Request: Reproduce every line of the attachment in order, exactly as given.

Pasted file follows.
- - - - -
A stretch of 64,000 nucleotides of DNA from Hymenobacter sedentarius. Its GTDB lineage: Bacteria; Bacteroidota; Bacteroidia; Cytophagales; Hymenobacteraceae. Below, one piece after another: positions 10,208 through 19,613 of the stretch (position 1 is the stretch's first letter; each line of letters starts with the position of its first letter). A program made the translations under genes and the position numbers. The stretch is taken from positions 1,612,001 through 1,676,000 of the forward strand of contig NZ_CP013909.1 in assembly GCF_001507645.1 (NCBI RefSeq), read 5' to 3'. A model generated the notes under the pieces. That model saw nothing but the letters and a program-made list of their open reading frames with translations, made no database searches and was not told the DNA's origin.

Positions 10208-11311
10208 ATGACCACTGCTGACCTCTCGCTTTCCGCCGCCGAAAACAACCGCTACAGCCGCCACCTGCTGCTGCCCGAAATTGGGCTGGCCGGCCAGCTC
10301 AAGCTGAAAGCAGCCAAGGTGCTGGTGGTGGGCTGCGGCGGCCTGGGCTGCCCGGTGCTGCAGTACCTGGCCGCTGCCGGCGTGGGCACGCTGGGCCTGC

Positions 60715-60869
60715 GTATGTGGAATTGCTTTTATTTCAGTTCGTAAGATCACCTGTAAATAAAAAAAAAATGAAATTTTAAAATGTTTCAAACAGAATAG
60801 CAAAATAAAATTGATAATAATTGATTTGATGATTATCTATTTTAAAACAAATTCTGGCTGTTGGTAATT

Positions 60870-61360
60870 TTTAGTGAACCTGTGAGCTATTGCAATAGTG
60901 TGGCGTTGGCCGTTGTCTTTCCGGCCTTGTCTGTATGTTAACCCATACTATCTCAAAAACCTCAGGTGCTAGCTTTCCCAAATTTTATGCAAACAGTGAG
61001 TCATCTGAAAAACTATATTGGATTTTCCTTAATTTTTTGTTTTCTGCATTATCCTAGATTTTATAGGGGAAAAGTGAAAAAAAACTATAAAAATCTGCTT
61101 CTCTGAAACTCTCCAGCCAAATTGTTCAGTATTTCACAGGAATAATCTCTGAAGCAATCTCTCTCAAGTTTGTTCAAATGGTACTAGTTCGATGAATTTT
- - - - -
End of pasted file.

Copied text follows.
A stretch of 64,000 nucleotides of DNA from Hymenobacter sedentarius. Its GTDB lineage: Bacteria; Bacteroidota; Bacteroidia; Cytophagales; Hymenobacteraceae. Below, one piece after another: positions 10,208 through 19,613 of the stretch (position 1 is the stretch's first letter; each line of letters starts with the position of its first letter). A program made the translations under genes and the position numbers. The stretch is taken from positions 1,612,001 through 1,676,000 of the forward strand of contig NZ_CP013909.1 in assembly GCF_001507645.1 (NCBI RefSeq), read 5' to 3'. A model generated the notes under the pieces. That model saw nothing but the letters and a program-made list of their open reading frames with translations, made no database searches and was not told the DNA's origin.

Positions 10208-11311
10208 ATGACCACTGCTGACCTCTCGCTTTCCGCCGCCGAAAACAACCGCTACAGCCGCCACCTGCTGCTGCCCGAAATTGGGCTGGCCGGCCAGCTC
10301 AAGCTGAAAGCAGCCAAGGTGCTGGTGGTGGGCTGCGGCGGCCTGGGCTGCCCGGTGCTGCAGTACCTGGCCGCTGCCGGCGTGGGCACGCTGGGCCTGC

Positions 60715-60869
60715 GTATGTGGAATTGCTTTTATTTCAGTTCGTAAGATCACCTGTAAATAAAAAAAAAATGAAATTTTAAAATGTTTCAAACAGAATAG
60801 CAAAATAAAATTGATAATAATTGATTTGATGATTATCTATTTTAAAACAAATTCTGGCTGTTGGTAATT

Positions 60870-61360
60870 TTTAGTGAACCTGTGAGCTATTGCAATAGTG
60901 TGGCGTTGGCCGTTGTCTTTCCGGCCTTGTCTGTATGTTAACCCATACTATCTCAAAAACCTCAGGTGCTAGCTTTCCCAAATTTTATGCAAACAGTGAG
61001 TCATCTGAAAAACTATATTGGATTTTCCTTAATTTTTTGTTTTCTGCATTATCCTAGATTTTATAGGGGAAAAGTGAAAAAAAACTATAAAAATCTGCTT
61101 CTCTGAAACTCTCCAGCCAAATTGTTCAGTATTTCACAGGAATAATCTCTGAAGCAATCTCTCTCAAGTTTGTTCAAATGGTACTAGTTCGATGAATTTT